Conspiracy or Accident? CIA Files on Oswald Missing from JFK Documents

There must be 100 different theories about who killed JFK. That works to the advantage of the real killers, whoever they may be.

Whatever the truth is, the evidence shows that the Deep State has long done its best to keep the public in the dark by promoting the lone nut gunman theory.

Alternet via Salon

All of the U.S. government’s files on the assassination of President John F. Kennedy are supposed to be released by October 26. But one batch of CIA records on suspected assassin Lee Harvey Oswald has gone missing.

The records were part of a seven-volume file on Oswald held by the agency’s Office of Security. The OS is responsible for protecting CIA property and vetting agency personnel, and maintains a file system independent of the CIA’s Central File Registry. Declassified CIA records show that Volume 5 of the file records existed as recently as 1978.

The disappearance of the records, discovered by JFK researcher Malcolm Blunt, is significant because the Office of Security was the first component of the CIA to open a file on Oswald, an ex-Marine who defected to the Soviet Union in October 1959 and was later charged with killing JFK in Dallas on Nov. 22, 1963.

The official story that Oswald acted alone is widely disbelieved. President Lyndon Johnson, First Lady Jackie Kennedy, Robert Kennedy, French president Charles DeGaulle, and Cuban leader Fidel Castro all privately concluded that JFK was killed by his political enemies, not by a lone assassin.

As a result, conspiracy theories have proliferated over the years, including President Trump’s bogus claim that Ted Cruz’s father was involved.

New JFK files

The disappearing Oswald file is the latest in a series of remarkable revelations that news organizations have found in long-secret JFK assassination files made public for the first time by the National Archives in July.

WhoWhatWhy reported on documents showing that the mayor of Dallas at the time of JFK’s assassination, Earle Cabell, was a CIA asset in the 1950s. His brother, Charles Cabell, was a high-ranking CIA official until 1962.

While the documents don’t show that Earle or Charles Cabell had any connection to JFK’s assassination, they do illuminate that the CIA’s extraordinary penetration of domestic American institutions extended to the city where JFK was killed. If anyone had said over the last 50 years that the mayor of Dallas in 1963 was a CIA asset, they would been derided as a conspiracy theorist. Now we know for a fact that he was.

Ian Shapira of the Washington Post plumbed the new records to recount the secret interrogation of Yuri Nosenko, a KGB intelligence officer who defected to the United States in 1964. Nosenko was detained without charges for four years in what would now be called a CIA black site.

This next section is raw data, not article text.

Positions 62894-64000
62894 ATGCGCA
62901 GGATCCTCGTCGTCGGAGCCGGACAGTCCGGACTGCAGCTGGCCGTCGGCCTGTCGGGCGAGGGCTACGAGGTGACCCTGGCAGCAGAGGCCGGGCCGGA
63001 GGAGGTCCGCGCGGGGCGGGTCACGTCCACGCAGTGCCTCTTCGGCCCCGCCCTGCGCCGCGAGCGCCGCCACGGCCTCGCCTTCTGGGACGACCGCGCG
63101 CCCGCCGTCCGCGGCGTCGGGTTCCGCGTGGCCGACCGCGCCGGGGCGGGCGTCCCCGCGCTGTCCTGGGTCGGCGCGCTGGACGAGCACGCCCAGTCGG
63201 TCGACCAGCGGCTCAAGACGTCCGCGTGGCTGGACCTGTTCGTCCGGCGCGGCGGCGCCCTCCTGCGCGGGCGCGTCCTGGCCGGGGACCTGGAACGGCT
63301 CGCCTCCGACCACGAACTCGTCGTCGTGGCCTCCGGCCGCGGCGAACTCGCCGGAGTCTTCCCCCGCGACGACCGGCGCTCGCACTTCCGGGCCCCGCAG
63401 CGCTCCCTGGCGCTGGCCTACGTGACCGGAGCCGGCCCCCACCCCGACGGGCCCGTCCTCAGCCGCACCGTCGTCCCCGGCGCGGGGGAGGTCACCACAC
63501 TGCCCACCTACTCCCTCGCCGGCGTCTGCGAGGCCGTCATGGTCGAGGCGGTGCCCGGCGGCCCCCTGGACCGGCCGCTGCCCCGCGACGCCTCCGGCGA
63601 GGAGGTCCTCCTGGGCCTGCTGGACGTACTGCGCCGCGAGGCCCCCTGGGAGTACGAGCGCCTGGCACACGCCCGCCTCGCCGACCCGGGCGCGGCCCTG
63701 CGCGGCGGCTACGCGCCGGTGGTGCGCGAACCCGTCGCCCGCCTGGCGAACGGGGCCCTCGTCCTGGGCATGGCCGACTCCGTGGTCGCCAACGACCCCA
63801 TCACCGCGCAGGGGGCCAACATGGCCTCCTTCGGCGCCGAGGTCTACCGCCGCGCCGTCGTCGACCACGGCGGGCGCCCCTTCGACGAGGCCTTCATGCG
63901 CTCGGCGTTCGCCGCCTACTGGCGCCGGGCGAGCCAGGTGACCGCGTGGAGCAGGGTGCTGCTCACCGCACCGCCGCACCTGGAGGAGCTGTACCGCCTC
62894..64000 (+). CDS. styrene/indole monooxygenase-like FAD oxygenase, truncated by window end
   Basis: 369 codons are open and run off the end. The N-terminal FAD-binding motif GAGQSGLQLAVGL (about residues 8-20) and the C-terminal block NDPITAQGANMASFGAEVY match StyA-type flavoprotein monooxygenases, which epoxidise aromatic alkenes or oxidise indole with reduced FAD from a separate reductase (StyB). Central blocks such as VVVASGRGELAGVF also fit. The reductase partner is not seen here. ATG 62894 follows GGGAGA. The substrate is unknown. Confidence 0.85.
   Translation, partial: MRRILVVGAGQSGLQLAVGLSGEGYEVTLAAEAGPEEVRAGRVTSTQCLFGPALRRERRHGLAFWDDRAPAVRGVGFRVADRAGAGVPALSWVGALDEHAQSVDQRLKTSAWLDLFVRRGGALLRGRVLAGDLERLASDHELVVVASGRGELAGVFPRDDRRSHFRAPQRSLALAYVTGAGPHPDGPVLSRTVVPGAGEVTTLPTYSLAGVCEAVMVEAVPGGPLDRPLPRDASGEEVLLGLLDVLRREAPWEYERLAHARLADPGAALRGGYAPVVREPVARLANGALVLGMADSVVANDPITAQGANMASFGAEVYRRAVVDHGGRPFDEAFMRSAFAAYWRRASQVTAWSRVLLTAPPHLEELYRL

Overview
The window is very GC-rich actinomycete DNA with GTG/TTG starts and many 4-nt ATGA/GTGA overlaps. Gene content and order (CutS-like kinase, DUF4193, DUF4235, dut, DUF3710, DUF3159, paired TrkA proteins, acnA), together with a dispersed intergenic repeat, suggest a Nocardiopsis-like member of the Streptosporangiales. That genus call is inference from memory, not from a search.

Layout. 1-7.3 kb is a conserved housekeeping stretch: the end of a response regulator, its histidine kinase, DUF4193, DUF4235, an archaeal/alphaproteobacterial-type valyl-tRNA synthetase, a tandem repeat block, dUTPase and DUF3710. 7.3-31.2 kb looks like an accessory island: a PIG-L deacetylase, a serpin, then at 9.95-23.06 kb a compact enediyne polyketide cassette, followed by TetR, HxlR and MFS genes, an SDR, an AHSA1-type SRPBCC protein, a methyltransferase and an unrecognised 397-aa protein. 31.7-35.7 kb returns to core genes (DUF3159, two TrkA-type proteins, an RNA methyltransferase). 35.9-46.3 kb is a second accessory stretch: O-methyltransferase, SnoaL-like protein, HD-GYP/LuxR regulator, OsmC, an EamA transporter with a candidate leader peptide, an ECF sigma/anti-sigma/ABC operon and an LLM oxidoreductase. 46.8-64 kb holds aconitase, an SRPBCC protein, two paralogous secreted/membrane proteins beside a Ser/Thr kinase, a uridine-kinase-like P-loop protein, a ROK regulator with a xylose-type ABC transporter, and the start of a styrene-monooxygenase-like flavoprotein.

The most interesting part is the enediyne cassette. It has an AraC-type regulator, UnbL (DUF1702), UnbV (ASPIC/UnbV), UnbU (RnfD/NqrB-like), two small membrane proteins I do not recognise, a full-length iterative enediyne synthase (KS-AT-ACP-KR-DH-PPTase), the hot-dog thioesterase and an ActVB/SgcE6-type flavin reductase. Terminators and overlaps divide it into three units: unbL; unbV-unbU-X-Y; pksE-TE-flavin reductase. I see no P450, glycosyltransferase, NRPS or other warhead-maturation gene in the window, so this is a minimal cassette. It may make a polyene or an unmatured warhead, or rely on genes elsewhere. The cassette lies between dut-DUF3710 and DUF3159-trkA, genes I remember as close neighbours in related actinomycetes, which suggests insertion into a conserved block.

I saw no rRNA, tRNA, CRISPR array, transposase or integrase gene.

The Nosenko affair (celebrated by HBO) was a key chapter in the CIA’s reaction to JFK’s assassination. James Angleton, the powerful chief of counterintelligence, suspected Nosenko had been dispatched by the KGB to conceal the Soviet ties to Oswald and the assassination. The interrogation of the “foul traitor” Nosenko failed to confirm Angleton’s conspiracy theory, according to the Post.

Writing for Politico, professor Larry Sabato and journalist Philip Shenon reported that one new CIA file showed that in the mid-1970s, one of Angleton’s top lieutenants came to doubt the Warren Commission’s finding that JFK was killed by Oswald, alone and unaided. Sabato and Shenon argue that the JFK investigation was “botched” and the possibility of a Cuban government involvement was ignored.

On AlterNet, I quoted extensively from the same records to show that the JFK investigation was not so much botched as “controlled’ by top CIA officials, including Angleton. The CIA made at least four false statements to investigators. The effect of these statements was to conceal what top CIA officers, including Angleton, knew of Oswald while JFK was still alive.

Collectively, the new JFK files pour more cold water on the “KGB did it” conspiracy theory, while encouraging questions about the “Castro done it” theory. Mostly, the new files illuminate how the CIA resisted investigation of Oswald after JFK was killed, and why the public, and CIA officials themselves, came to reject the official story of a lone gunman.

Officials of the National Archives have told AlterNet they will release thousands of pages of additional secret JFK records before October 26.

Hilarous, Easy to Understand: How to Start a Movement (Ted Talk Video)

how to start a movement

You will carry the lessons learned from this video with you for the rest of your life. Highly recommended. Share with all.

Then apply what you’ve learned to make the truth movement that much stronger. Or any other movement you’re interested in promoting.

American entrepreneur, Derek Sivers, gave a brilliantly entertaining TED talk about how to start a movement which shows a young man inspiring a large group of initially inhibited people to get up and dance at an outdoor concert. It’s one of the best short talks you’ll ever see. Credit for movement building often goes to a single leader, but Sivers rightly points out the critical leadership role played by the first followers in a movement. As he puts it so well, it’s those first followers who “transform a ‘lone nut’ into a leader.